Doctoral Candidate, Microbiology 

After spending the summer of 2014 in Knoxville as a NSF-funded REU student, Eric has returned to start working on the Aureococcus anophagefferens virus-host system.  He is the team leader in the GBMF project focused on genetically transforming the host, and works in close collaboration with other groups as we are developing information on viral particle structure, protein complement and the role of the large number of auxiliary metabolic genes the virus carries.  

 


Maddie Denney, M.Sc. (Indiana State)

Doctoral Candidate, Program in Genome Science and Technology

Maddie joined the lab in the summer of 2016 after completing 2 rotations in our group (one on bioinformatics, a second on lipidomics).    She is working on helping to develop an understanding the the physiological plasticiy of Microcystis, trying to understand not only how environmental conditions promote biomass formation, but how conditions allow Microcystis to outcompete out members of the community. To date her work has focused on Microcystis lipidomics as well as the use of large transcriptional data sets. 


Lena Pound, M.Sc. (College of Charleston)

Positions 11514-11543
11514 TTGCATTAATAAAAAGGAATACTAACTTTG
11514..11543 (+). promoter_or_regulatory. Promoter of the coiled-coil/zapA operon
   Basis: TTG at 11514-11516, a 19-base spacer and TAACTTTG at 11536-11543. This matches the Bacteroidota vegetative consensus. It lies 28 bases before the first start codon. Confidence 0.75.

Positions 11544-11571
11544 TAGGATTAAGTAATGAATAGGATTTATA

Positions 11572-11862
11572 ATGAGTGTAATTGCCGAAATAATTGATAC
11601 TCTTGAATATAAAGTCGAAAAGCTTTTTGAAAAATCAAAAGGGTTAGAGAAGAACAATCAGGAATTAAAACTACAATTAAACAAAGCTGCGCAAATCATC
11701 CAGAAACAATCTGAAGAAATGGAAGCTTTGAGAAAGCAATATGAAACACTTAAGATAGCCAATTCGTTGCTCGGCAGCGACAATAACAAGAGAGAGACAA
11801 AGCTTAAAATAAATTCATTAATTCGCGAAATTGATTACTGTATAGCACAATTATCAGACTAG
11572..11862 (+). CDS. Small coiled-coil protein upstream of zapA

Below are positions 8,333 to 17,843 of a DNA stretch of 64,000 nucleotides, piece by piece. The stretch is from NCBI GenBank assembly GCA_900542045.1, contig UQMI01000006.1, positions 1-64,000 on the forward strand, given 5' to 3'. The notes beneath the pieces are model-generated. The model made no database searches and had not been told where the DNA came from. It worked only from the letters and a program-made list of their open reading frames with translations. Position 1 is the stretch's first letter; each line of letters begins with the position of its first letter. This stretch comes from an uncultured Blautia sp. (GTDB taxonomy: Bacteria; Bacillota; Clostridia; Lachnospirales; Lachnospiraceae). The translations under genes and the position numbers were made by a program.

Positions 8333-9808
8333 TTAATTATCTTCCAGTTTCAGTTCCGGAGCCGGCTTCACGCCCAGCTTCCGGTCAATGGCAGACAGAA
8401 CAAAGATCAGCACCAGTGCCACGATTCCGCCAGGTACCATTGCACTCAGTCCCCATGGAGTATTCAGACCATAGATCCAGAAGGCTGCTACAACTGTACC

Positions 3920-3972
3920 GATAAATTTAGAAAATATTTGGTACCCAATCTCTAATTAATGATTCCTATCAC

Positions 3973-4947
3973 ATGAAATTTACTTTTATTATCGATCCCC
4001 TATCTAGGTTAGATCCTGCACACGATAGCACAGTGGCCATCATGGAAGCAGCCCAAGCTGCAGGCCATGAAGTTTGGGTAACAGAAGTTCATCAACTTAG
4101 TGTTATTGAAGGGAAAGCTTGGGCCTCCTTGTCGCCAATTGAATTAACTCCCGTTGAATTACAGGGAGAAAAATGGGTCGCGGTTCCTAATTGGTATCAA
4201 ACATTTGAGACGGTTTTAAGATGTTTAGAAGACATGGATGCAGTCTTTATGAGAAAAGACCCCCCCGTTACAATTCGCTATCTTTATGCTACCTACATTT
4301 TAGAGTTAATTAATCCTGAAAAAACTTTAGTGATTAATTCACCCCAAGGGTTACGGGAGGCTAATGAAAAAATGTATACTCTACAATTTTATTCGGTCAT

Doctoral Candidate, Microbiology

Lena has returned to Knoxville to begin to work on her PhD.  Lena completed her undergraduate at the University of Tennesse, where she spent nearly 5 years working as a research assistant in the Wilhelm group.   After 2 years working on marine systems and living on the coast, her new research will return her to freshwater systems to look at the virus community associated with Microcystis bloom events and the potential role of lysogeny in allowing for the maintenance of near mono-specific communities during these large blooms.


Naomi Gilbert,  B.Sc. (James Madison)       

Doctoral Candidate, Microbiology

Naomi came to teh lab in the fall of 2017 from James Madison University (and former AMERG member Morgan Steffen's lab).  Naomi's dissertation research will see her collecting samples in the southern ocean as part of a research collaboration with scientists at CSIRO (Hobart) and Bigelow.  Her focus will be to resolve virus-host interactions from transcriptional data sets as well as to characterize the interplay between bacteria and phytoplankton with respect to trace metal cycling in marine surface waters.

 


 

Abigail Jarrat

Undergraduate Assistant,  Microbiology

Abigail will be spending the summer of 2018 working between the Wilhelm and Zinser labs.  An alum of several semesters experience with the Zinser group, she will be helping Eric Gann re-encode a mariner transposable element for use in Aureococcus anophagefferens.

 


Vinila Baljepally

Undergraduate Assistant,  Microbiology

Vinila is a UT undergraduate whom has joined the giant virus cohort of the Wilhelm lab.  She will be working with Samantha on several algal-virus systems, trying to resolve how to introduce new DNA constructs into both the viruses and their hosts.

 

 


                                                     
updated 05/22/2018